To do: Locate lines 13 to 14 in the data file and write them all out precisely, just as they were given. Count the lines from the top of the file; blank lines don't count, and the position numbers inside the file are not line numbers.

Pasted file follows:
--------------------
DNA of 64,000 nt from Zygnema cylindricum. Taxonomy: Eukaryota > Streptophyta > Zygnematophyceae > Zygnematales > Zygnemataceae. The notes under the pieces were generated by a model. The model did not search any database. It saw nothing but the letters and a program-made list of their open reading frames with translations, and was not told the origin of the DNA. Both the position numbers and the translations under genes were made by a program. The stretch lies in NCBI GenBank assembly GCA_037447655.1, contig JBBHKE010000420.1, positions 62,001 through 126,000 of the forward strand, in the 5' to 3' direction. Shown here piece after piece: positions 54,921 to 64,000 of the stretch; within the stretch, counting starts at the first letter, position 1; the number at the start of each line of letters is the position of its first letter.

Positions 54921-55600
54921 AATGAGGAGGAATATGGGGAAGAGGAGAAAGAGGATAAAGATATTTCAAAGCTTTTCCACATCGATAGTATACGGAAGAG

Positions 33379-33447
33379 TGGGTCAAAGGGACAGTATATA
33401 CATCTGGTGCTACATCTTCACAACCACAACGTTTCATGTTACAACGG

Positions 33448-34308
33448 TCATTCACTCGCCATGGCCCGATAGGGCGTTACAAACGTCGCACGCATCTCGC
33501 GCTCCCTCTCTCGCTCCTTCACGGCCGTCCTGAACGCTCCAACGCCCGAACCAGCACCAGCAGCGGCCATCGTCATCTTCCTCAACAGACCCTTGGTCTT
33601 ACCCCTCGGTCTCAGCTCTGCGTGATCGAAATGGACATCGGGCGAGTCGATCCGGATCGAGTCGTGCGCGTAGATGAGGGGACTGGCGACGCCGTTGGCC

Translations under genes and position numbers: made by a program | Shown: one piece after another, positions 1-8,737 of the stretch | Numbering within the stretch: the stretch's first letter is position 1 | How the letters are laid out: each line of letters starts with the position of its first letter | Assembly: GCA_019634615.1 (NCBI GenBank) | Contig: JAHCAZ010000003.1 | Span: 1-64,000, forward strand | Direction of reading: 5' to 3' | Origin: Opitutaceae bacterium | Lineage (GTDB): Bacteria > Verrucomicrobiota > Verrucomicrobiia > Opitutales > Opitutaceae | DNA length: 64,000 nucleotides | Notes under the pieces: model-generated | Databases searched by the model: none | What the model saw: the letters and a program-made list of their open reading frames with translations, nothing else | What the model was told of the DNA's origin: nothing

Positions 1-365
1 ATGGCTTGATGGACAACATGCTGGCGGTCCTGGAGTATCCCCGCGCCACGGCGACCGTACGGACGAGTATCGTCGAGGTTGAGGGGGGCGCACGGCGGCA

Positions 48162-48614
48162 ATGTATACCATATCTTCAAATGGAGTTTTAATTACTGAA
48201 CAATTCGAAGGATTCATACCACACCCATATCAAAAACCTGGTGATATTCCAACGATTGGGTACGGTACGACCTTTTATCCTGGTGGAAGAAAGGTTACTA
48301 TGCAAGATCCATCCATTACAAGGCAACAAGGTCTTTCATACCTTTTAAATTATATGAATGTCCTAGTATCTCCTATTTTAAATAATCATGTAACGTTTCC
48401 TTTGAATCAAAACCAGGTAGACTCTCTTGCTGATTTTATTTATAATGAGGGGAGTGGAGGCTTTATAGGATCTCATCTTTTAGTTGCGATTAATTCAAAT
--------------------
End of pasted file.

1 ATGGCTTGATGGACAACATGCTGGCGGTCCTGGAGTATCCCCGCGCCACGGCGACCGTACGGACGAGTATCGTCGAGGTTGAGGGGGGCGCACGGCGGCA

Positions 48162-48614